I’m writing this the week before Thanksgiving and thinking about what I’m thankful for this year. At the top of that list is knowing that I live enfolded in the Springs Heartland of Planet Earth.
What healing gifts these springs offer to the world! Gifts of beauty, inspiration, relaxation, rejuvenation, life itself. Gifts not only to humans, but also to fish, birds, turtles, manatees and plants that depend on our springs and spring-fed rivers for life-giving water.
Water makes these gifts to us and, because we are interdependent with the world around us, we can also give back to water.
Since we’re moving into the season of Christmas, Hanukkah and Yule/Winter Solstice—holidays traditionally marked by gift giving—here are a few suggestions for local places to shop, if you’re looking for a water-related gift, or to offer a contribution, if you want to donate to a good cause. (See links in the sidebar.)
Rum 138 has something for almost everyone on your gift list, from canoe/kayak trips on a section of the Santa Fe River known for its many springs to water-themed books, paintings, pottery and jewelry. The gallery offers work by artists including John Moran, Jill Heinerth, Mark Long and Rum 138 owners Doug Jipson and Merrillee Malwitz-Jipson.
Lanza Gallery and Art Supplies carries paintings, jewelry and pottery from local artisans as well as art and craft supplies. Lanza also offers classes and workshops for adults and children. Whose water-related creativity could you inspire with the gift of a class or art supplies? Some of the artists whose work you’ll find at Lanza are Barbara Knutson, Tim Malles, Karen LeMonnier and owner Tina Corbett.
Canoe, Kayak and Stand-Up Paddleboard (SUP) Outfitters. Why not give someone a chance to experience our rivers and springs on a fun outing? In addition to Rum 138, there are many outfitters who offer shuttle service and rent canoes, kayaks and SUPs for trips on local waterways. Check out Adventure Outpost and its Springs Republic boutique, Drift, Santa Fe Canoe Outpost, Paddling Adventures, and Ichetucknee Family Canoe & Cabins.
If you’re considering a year-end donation to a nonprofit group that educates and advocates for protection of our springs, rivers, and aquifer, check out these local and nearby organizations.
Our Santa Fe River (OSFR) stopped a potential influx of water bottling plants on the Lower Santa Fe, advocates for a moratorium on water use permits, and is actively opposing the Sabal Trail Pipeline and a proposed phosphate mine on the New River (a tributary of the Santa Fe in Bradford and Union counties). OSFR also holds regularly scheduled paddle trips and is involved in a multitude of other activities.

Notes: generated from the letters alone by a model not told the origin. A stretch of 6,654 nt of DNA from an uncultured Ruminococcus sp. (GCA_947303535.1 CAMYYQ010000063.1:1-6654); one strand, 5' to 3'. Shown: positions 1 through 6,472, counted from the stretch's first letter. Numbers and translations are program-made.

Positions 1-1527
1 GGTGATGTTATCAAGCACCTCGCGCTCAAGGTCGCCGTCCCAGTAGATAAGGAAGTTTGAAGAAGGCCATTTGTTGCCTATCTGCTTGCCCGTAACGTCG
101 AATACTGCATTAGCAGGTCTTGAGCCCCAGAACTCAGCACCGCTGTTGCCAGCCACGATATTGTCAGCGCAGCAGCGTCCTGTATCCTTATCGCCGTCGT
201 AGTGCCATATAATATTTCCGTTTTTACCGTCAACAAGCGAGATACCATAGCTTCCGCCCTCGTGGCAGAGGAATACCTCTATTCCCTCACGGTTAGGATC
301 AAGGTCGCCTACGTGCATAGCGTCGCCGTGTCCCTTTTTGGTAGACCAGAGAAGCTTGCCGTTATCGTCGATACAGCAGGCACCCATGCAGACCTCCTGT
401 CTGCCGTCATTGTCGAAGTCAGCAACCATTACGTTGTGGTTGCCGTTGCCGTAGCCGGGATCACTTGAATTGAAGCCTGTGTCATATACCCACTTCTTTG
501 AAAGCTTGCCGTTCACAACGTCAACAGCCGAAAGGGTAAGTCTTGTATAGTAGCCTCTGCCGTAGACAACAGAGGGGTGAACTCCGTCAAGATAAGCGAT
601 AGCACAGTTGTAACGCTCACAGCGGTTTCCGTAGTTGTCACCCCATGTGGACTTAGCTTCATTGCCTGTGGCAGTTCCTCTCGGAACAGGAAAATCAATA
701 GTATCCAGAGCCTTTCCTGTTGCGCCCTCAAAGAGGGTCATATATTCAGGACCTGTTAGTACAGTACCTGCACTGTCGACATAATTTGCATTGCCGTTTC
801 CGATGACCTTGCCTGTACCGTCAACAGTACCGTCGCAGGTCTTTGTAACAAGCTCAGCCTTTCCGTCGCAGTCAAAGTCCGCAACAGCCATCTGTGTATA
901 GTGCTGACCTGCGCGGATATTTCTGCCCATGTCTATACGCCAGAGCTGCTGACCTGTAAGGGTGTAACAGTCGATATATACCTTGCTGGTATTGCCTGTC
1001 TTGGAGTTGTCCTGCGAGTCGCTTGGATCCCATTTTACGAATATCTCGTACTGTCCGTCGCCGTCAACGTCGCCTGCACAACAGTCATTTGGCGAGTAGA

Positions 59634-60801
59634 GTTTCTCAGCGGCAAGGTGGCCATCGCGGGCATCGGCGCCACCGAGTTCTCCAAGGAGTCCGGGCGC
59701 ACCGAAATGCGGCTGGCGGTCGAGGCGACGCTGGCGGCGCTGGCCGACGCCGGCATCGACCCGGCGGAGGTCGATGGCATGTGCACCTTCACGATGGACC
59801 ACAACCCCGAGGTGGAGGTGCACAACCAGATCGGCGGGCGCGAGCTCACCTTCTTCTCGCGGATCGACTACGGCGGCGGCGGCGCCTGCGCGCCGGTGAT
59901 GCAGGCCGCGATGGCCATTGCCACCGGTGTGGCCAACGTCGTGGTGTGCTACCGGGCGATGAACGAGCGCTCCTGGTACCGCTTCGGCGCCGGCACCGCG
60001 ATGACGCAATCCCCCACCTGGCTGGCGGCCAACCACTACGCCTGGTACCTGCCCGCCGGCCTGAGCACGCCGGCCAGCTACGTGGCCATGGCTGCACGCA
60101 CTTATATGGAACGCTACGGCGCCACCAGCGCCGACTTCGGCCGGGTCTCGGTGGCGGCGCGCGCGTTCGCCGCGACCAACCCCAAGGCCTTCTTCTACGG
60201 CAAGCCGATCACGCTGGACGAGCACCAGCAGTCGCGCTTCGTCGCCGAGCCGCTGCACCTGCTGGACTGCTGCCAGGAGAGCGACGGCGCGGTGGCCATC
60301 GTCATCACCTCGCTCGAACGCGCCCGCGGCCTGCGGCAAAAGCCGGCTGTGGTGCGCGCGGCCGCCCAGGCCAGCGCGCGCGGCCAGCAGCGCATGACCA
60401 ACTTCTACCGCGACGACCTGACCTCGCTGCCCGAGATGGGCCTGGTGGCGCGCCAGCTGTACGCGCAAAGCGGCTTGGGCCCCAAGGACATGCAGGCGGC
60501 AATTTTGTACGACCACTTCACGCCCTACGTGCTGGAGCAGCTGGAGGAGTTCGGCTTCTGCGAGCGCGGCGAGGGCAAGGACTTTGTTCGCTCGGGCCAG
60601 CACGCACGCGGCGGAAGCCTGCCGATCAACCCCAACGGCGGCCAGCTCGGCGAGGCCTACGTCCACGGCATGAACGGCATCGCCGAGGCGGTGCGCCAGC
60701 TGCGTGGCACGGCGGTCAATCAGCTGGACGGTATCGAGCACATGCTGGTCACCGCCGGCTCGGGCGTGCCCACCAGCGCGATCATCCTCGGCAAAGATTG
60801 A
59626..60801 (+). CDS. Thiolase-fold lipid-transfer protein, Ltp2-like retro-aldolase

The Ichetucknee Alliance legally challenged a bad minimum flow and level rule and worked to move the Sabal Trail Pipeline away from the Ichetucknee. The group monitors water quality and fish populations, organizes the “Water Voices” speaker series, and maintains a dialogue with state agencies that resulted in a new restoration focus area and economic incentives for agriculturalists to protect the Ichetucknee.
With a long-term goal of establishing a permanent springs research center, scientists at the Howard T. Odum Florida Springs Institute (FSI) develop restoration plans and management goals that serve as blueprints for many springs advocacy groups, including members of the Florida Springs Council. FSI also offers monthly Springs Academy classes at its new North Florida Springs Environmental Center and holds annual “Give Springs a Break” events for college students. The Environmental Center also sells springs-related books and t-shirts.
The Florida Springs Council is made up of close to 40 advocacy organizations that represent over 150,000 citizens. The Council organized the 2016 Springs Restoration Summit that brought scientists, water managers and advocates together for 2-1/2 days of discussion about how to save our springs. The Education, Legal, and Legislative committees work actively in those three areas to restore, protect and preserve Florida’s springs.
Through their website, exhibitions, transit bus wraps and other activities, the three artists (John Moran, Lesley Gamble and Rick Kilby) who run the Springs Eternal Project (SEP) work to inspire people to value and redefine our relationship with springs. This past summer, SEP ran a Springs Ambassadors camp for middle school students.
The 10-year-old Center for Earth Jurisprudence at Barry University Law School in Orlando is focused on changing and expanding our laws to provide better protection for springs and other natural systems.
To learn more about…
Lanza Gallery and Art Supplies
Our Santa Fe River
Howard T. Odum Florida Springs Institute
North Florida Springs Environmental Center
Florida Springs Council
Springs Eternal Project
Center for Earth Jurisprudence
This article originally appeared in the December 2016 issue of "The Observer," a free monthly tabloid (circulation 5000 copies) distributed in the High Springs/Alachua/Newberry/Jonesville/Fort White areas of North Florida. Many thanks to publisher Barbara Llewellyn for her kind permission to post it here.